Street finds planting inspiration in local history

14 June 2019

Written by: Tradescant Area Residents Association

Environment - Focus on Stockwell - Voluntary and community sector

When Tradescant Area Residents Association asked for help from Lambeth and Veolia’s Freshview partnership, they started with giant whiskey barrels and a list of plants discovered in the 17th century…

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Street finds planting inspiration in local history

Helen Carrier of Tradescant Road Residents Association explains how she and her neighbours started a community environmental project. “I applied to the Veolia recycling fund for communities for a grant to enhance the local area, and attempt to bring the community together and affect a positive behaviour change in visitors to the street through  marking it out as an unmistakably residential area and discourage some of the anti-social behaviour that the night-time economy often brings.

Overcoming social problems

“There’s a lot of antisocial behaviour in Tradescant Road  –  a huge amount of noise throughout the night, drunkenness, drug taking and littering. The littering then attracts fly-tipping and collectively it has a detrimental effect on the wellbeing of local residents.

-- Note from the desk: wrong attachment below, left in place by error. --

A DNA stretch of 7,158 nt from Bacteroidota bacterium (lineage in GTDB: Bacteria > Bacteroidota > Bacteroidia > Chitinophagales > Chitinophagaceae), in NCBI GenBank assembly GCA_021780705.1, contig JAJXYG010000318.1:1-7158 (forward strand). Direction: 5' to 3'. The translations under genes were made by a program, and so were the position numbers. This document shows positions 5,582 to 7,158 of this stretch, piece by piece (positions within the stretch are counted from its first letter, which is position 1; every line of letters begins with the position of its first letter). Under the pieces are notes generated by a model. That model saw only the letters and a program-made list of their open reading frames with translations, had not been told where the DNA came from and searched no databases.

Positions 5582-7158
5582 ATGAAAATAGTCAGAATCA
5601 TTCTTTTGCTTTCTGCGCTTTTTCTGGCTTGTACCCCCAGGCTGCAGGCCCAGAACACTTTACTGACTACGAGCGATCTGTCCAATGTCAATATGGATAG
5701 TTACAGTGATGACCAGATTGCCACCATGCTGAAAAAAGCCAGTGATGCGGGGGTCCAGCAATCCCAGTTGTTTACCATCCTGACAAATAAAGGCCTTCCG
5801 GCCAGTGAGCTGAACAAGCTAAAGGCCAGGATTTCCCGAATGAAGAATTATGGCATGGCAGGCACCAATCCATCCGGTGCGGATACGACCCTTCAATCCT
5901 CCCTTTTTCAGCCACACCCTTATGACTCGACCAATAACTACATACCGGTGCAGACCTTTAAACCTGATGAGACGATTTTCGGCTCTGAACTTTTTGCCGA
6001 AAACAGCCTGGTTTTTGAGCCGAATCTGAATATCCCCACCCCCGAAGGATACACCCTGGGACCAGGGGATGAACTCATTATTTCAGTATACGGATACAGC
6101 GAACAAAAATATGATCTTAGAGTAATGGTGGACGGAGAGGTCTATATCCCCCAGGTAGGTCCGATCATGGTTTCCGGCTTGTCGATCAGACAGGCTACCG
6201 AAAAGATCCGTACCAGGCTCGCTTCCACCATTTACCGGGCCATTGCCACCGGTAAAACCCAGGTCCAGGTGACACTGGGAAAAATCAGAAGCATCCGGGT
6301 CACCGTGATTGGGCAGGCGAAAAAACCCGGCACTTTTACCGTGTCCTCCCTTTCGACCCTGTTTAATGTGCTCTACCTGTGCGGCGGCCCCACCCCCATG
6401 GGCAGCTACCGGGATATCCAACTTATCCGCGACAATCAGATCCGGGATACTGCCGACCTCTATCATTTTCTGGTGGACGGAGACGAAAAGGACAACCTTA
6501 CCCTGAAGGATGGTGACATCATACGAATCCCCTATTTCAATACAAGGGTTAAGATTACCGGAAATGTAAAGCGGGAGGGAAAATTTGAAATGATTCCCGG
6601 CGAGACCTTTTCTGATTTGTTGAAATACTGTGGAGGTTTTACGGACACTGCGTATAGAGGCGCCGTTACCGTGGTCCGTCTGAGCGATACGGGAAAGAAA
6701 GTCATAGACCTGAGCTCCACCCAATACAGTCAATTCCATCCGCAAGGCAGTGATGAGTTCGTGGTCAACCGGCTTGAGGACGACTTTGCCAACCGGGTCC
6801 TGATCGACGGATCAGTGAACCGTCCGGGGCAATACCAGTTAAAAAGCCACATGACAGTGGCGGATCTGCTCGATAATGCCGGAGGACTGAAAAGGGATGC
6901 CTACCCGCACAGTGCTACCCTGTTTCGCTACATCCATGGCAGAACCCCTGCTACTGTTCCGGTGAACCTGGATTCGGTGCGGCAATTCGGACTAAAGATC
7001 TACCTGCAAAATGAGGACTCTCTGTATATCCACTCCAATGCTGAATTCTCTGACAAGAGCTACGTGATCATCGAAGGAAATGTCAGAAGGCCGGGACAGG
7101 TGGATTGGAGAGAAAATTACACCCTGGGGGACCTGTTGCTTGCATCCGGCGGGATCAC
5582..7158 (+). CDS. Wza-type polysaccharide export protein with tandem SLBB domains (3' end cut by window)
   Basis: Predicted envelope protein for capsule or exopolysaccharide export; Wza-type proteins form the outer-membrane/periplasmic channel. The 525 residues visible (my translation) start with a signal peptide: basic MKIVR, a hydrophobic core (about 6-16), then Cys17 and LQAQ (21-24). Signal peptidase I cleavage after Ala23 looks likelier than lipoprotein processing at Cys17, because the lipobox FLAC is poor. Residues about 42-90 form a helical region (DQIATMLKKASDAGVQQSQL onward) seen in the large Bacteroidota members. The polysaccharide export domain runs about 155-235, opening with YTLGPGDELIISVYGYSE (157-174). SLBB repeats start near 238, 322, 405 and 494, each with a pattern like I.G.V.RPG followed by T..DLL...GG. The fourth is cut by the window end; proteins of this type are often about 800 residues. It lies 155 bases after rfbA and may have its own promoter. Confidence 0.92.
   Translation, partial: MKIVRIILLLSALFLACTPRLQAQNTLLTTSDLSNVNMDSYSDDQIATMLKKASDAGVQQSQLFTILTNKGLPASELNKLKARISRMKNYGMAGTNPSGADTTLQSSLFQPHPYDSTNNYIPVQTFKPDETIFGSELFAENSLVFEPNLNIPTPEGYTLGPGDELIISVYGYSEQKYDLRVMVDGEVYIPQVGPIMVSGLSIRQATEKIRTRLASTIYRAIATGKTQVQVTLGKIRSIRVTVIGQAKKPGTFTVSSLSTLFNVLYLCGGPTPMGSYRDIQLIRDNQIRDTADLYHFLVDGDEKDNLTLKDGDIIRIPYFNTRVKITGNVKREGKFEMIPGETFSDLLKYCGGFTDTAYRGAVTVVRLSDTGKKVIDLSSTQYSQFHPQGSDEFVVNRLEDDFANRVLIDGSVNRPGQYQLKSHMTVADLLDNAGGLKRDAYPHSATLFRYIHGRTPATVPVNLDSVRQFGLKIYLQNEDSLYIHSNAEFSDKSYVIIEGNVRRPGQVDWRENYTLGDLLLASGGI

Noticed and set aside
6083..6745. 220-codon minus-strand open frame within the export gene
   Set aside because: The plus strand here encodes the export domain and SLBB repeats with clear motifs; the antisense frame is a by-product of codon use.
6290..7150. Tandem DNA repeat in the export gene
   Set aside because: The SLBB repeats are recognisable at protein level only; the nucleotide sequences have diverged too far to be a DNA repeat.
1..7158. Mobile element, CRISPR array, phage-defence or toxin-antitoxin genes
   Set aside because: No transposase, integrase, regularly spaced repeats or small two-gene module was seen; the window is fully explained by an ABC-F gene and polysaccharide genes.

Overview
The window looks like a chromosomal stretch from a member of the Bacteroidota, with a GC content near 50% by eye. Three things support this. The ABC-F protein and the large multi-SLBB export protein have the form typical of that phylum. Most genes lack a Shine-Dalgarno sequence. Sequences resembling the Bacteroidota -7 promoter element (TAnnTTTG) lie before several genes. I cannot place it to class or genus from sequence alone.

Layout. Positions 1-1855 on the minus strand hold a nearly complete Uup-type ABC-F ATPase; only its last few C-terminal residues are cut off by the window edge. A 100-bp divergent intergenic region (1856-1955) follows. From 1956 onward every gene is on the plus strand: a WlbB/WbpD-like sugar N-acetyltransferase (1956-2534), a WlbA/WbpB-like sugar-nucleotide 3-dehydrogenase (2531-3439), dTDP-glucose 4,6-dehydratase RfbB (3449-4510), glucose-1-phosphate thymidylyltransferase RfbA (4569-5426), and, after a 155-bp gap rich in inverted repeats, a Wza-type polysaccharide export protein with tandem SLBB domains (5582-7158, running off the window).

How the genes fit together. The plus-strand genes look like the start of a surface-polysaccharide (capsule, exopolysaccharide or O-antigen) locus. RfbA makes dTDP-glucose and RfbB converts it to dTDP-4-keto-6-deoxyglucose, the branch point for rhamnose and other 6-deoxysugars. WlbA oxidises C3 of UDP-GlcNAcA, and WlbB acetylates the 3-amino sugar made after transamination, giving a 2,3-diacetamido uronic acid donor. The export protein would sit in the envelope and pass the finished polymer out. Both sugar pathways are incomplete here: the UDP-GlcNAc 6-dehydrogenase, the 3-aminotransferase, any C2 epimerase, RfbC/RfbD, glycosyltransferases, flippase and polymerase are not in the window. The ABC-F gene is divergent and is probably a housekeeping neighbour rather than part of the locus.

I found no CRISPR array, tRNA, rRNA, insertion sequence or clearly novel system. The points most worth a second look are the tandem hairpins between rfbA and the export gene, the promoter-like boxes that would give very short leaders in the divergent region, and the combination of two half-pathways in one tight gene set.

Historic gardens

“We also wanted to honour the historic site where we live. Tradescant Road is built on the gardens of the John Tradescants (father and son, plant collectors, naturalists, travellers and gardeners to 17th century Kings and Queens). Research was done with a view to populating the planters with specimens that we believe they introduced to the UK and grew on the land on which our street has been built.. The plants include Tradescantia spiderwort, acer, lily of the valley, corn poppies, pieris, ranunculas, daisies, tradescantia pallida, and more. Then  invite the whole community to add any plants they would like to grow in the street.

New gardening

“The freshview started at 6.30pm on Friday, unloading old whiskey barrels for planters, lining and undercoating them. Saturday was positioning, filling, painting, planting. It was about 80 hours work in total.  The community from different streets came together and there were about 20 volunteers in all. It was hard work but fun!

People power

“It was amazing how many people passing by asked about the project and the positivity that surrounded the work on the street. People were interested in the community coming together to build something that everyone can enjoy. We learned we have a garden army and a lot of people with a keen interest in the Tradescants.  We would like to get a plaque recognising the Tradescants on our street.”

For more information

  • For more about Tradescant Area Residents Association (TARA) see their information pages or follow them on Facebook
  • For more about the Freshview partnership between Lambeth Council and Veolia, see the Council’s web pages
  • For more about John Tradescant the elder and the younger, their plant collecting travels, and their connection with Lambeth, see the Garden Museum’s web pages